Of the many natural hazards in Africa, mushrooms are not necessarily the first thing to spring to mind. But Neil van der Reij, a mushroom researcher with the Department of Agriculture and Environmental Affairs, is quoted as saying mushroom poisoning is “common” in South Africa (1).
In our collection we have two liver specimens titled “mushroom poisoning”. Each case is noted to be “one of a whole family who were poisoned by eating mushrooms”. The incident occurred in Cape Town in May of 1927. The original post-mortem reports add minimal non-pathological details, so over the Christmas period I took the time to browse the archive of the The Cape Argus for more about the story. Sure enough, a report appeared on 16 May, the day after the the entire family was admitted to Somerset Hospital. Subsequent updates documented the deaths of first the mother, followed by five children aged 2 to 14 years, then the father, and finally the 18-year-old stepson on May 19. According to the paper, the destitute family had recently arrived in Cape Town and were staying in a boarding house. Apparently they were relying on the kindness of neighbours for food. One Sunday morning the father and his elder stepson climbed the foothills of Table Mountain above the city, where they found mushrooms – it appeared these were eaten after being boiled, and symptoms set in after only a few hours. At post-mortem, the pathology was primarily fatty degeneration of the liver, kidneys and heart, resulting in multi-organ failure. The only family members to survive were the 3-month-old baby and a little girl who had been adopted by friends a few weeks before the incident.
Of all the cases in our collection, why do these resonate particularly? Aside from being terribly sad events, there is something fascinating about natural poisoning whether by snakes, arachnids, plants or funghi. My quick search of the web found media accounts of 16 fatal cases of mushroom poisoning (in 5 clusters) in South Africa between 2008 and 2014. In addition, in 2001 a child poisoned by mushrooms was saved by a liver transplant at Red Cross Children’s Hospital, but her grandfather succumbed (2). Going back 100 years, it is part of Southern Cape history that the prominent businessman who founded the village of Wilderness died there as a consequence of eating mushrooms he had collected locally; his sister and a guest succumbed too (3). Medical reports can be found in the SAMJ archive: In 1955, five of nine related patients died in Ermelo, and in 1988, four of five patients died in the Ciskei after apparently sharing a single mushroom (4,5).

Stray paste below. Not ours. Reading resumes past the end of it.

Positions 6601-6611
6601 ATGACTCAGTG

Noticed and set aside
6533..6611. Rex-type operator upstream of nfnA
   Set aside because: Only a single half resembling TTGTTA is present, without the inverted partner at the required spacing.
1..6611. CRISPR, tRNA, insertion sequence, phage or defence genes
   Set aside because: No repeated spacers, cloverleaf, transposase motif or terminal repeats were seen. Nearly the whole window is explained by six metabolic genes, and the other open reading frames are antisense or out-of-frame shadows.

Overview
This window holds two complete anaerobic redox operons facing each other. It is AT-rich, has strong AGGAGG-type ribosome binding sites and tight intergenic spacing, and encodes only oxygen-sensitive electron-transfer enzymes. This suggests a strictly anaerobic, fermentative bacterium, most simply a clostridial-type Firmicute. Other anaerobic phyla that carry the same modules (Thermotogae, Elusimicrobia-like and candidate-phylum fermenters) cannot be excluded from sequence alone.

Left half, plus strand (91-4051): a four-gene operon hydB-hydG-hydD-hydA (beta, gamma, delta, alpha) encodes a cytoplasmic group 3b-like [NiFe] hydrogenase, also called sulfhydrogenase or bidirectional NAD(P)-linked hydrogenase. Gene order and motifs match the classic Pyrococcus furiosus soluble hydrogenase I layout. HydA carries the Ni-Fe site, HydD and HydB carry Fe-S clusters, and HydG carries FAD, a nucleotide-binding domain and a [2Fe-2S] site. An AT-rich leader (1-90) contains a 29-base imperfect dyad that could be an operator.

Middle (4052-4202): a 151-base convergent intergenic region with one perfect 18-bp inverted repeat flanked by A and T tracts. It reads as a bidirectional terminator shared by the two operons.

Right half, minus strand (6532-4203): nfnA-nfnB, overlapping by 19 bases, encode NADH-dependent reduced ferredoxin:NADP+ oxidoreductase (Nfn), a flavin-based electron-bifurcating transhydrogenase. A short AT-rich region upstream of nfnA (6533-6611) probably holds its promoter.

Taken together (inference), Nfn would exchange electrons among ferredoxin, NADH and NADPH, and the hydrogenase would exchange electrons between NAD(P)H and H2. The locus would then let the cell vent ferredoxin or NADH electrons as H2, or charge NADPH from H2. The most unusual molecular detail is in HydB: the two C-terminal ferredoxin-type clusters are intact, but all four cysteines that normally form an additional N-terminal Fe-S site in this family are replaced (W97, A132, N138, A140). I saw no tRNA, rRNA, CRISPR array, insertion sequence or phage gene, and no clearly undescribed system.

One wonders how many other cases go unrecognised.
Frustratingly, only the more recent end of the SAMJ archive is searchable, but by chance I discovered that a report of our own mushroom poisoning cases was published in November 1927 by Mervish and Silberbauer (well known Cape doctors), including the post mortem notes of Prof JB Ryrie (6). They conclude their paper with an account of experiments they conducted on a frog heart and rabbit intestine, using the vomitus of the patients.
There is a pattern to these poisoning incidents; they all involve clusters of family and sometimes extend to friends as well, because a meal, with or without mushrooms, is usually shared. Also in common is that all the incidents were known or assumed to have involved Amanita phalloides, and the course to death was agonising. In the Cape, mushroom poisonings mostly occur in April/May, while in the rest of the country they occur during the months of summer rainfall. The 2016 mushroom season in Cape Town is now open for those of us who dare forage!
- Steyn DG, Steyn DW, Van der Westhuizen GC, Louwrens BA. Mushroom poisoning. S Afr Med J. 1956; 30:885-890
- Rivett MJ, Boon GP. Mushroom (Amanita phalloides) poisoning in the Ciskei. S Afr Med J. 1988;73:317.
- Silberbauer SF, Mervish L. Notes on cases of fungus poisoning. J Med Assoc S Afr. 1927; 1(21): 549-553
Dedicated to my colleague, friend and mushroom guide, DRH.